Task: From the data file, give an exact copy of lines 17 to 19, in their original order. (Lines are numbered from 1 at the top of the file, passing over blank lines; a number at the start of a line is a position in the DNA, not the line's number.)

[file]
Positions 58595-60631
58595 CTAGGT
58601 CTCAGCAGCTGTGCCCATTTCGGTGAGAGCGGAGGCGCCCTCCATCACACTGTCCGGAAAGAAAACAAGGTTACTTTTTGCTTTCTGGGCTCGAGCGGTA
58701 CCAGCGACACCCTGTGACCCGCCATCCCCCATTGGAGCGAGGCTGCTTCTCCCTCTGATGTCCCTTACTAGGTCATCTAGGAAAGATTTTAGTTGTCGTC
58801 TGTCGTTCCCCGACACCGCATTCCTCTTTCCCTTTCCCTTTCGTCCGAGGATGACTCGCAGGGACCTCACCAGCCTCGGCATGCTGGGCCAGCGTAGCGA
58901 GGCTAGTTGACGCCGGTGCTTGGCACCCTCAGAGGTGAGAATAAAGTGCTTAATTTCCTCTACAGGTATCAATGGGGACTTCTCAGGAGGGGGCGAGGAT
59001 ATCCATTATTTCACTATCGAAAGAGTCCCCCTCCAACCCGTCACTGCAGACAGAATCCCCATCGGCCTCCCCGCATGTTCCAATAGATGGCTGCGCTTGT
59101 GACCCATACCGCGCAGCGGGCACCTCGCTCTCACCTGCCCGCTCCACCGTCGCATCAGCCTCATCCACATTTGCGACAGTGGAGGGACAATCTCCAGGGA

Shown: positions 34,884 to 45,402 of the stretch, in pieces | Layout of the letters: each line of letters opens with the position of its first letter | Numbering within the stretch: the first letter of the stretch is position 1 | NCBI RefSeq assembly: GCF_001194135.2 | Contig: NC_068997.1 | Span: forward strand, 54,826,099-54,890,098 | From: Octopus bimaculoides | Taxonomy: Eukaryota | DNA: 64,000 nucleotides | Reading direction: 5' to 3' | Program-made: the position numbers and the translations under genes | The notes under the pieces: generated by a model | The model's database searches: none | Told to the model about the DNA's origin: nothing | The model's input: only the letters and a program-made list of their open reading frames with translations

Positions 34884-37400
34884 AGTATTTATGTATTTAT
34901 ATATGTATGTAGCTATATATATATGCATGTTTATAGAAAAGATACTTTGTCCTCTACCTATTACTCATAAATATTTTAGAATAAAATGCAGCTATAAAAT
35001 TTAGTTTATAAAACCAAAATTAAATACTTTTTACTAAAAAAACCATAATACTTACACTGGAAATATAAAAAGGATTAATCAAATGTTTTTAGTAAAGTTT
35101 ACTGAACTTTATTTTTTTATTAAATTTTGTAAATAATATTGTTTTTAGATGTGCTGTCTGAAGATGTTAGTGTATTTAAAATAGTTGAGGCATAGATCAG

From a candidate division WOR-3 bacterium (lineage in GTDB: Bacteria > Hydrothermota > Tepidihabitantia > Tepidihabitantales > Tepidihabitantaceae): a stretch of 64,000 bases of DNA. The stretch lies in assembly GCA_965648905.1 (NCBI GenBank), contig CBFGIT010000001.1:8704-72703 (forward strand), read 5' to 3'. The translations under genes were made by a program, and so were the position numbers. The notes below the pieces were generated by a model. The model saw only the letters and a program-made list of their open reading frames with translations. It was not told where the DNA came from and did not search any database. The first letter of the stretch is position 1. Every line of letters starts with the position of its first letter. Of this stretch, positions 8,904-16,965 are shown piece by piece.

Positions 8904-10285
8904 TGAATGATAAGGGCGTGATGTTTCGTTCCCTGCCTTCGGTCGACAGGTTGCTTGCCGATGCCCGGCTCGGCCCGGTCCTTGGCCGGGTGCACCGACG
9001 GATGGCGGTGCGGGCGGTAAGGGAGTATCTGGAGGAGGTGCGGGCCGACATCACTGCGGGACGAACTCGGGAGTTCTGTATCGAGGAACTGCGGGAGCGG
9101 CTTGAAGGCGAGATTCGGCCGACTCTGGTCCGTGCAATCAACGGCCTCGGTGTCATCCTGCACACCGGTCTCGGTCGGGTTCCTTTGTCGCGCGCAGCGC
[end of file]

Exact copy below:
8904 TGAATGATAAGGGCGTGATGTTTCGTTCCCTGCCTTCGGTCGACAGGTTGCTTGCCGATGCCCGGCTCGGCCCGGTCCTTGGCCGGGTGCACCGACG
9001 GATGGCGGTGCGGGCGGTAAGGGAGTATCTGGAGGAGGTGCGGGCCGACATCACTGCGGGACGAACTCGGGAGTTCTGTATCGAGGAACTGCGGGAGCGG
9101 CTTGAAGGCGAGATTCGGCCGACTCTGGTCCGTGCAATCAACGGCCTCGGTGTCATCCTGCACACCGGTCTCGGTCGGGTTCCTTTGTCGCGCGCAGCGC